(Photo credit: AP)
On 5 January, the Taliban-led government of Afghanistan signed a contract with Chinese companies Xinjiang Central Asia Petroleum and Gas Co. (CAPEIC) to extract oil from the nation’s northern provinces.
The oil is set to be extracted from the Amu Darya basin, marking the first time Kabul signs a public commodities extraction deal with a foreign nation since the Taliban took back Afghanistan in August 2021.
Under the agreement, the Chinese companies will invest $150 million a year into Afghanistan. China’s investments could increase to $540 million within three years, with the contract set to last 25 years, according to Taliban spokesperson Zabihullah Mujahid.
The Taliban administration will have a 20 percent share in the partnership project that could eventually increase to 75 percent, the Chinese ambassador to Afghanistan, Wang Yu said.
China has yet to recognize the Taliban administration; however, it is interested in bringing the West Asian state to join Beijing’s Belt and Road Initiative due to its strategic location.
In the spring of last year, Chinese Foreign Minister Wang Yi hosted the third meeting of Afghanistan’s neighboring countries in Tunxi to discuss Afghanistan’s isolation from the international community.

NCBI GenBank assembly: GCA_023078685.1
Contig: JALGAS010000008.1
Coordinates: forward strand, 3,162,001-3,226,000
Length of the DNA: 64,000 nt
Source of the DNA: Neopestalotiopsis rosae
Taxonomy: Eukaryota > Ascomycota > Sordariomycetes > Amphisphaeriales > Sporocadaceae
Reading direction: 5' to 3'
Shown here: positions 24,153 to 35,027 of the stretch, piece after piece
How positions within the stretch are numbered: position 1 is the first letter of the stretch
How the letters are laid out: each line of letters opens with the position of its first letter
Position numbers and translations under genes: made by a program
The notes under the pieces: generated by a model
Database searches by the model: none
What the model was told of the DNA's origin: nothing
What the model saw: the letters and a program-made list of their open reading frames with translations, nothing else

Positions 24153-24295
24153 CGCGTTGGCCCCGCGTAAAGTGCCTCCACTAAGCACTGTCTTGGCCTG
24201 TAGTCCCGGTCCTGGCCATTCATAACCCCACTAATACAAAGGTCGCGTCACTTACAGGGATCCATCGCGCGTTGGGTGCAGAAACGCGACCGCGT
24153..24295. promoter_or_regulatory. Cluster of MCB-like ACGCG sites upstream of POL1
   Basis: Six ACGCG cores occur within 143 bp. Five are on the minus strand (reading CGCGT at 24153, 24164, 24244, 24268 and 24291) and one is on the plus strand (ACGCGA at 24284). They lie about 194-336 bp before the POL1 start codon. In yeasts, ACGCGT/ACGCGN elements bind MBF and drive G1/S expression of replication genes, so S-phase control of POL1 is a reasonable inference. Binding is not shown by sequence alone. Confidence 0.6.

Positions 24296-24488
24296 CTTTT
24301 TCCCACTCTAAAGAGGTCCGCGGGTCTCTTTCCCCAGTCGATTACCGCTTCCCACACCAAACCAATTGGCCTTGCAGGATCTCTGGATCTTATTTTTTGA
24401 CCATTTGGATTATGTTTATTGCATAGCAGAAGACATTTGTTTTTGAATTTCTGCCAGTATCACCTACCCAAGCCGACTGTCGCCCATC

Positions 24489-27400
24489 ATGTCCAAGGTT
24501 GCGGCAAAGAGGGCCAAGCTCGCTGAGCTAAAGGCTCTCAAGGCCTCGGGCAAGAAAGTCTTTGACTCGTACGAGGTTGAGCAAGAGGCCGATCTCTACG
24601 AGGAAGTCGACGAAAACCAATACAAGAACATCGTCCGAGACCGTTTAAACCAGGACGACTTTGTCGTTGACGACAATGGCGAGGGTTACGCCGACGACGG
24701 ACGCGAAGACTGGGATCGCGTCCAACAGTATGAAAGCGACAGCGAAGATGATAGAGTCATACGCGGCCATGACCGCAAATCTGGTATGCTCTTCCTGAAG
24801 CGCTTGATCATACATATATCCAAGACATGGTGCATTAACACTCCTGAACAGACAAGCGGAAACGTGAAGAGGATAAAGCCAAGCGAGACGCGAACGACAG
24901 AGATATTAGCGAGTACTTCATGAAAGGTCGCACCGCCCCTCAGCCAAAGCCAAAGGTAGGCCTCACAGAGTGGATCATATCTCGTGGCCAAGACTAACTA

At the start of the meeting, China’s top diplomat said that Afghanistan “stands on the crossroads of history,” with the nation facing a severe humanitarian crisis and insufficient international recognition of its current predicament.
Conference participants urged that NATO and the US must take primary responsibility for Afghanistan’s reformation and economic reconstruction after their participation in the two decades of war in Afghanistan.
Iran’s Foreign Minister Hossein Amir Abdollahian added that the problems within Afghanistan stem from Washington’s occupation of the country and its misguided policies.
The foreign minister went on to say that bilateral relations with Kabul can be implemented on the condition that the Taliban uphold the rights of women.
International concerns were raised when, in recent weeks, Taliban officials shut down high schools for girls across the country and banned women from boarding planes without a male companion.
Since the Taliban’s victory against the US-backed Afghan army in August 2021, Afghanistan has been mired in a humanitarian crisis due to a western economic blockade that has denied the country access to its foreign reserves.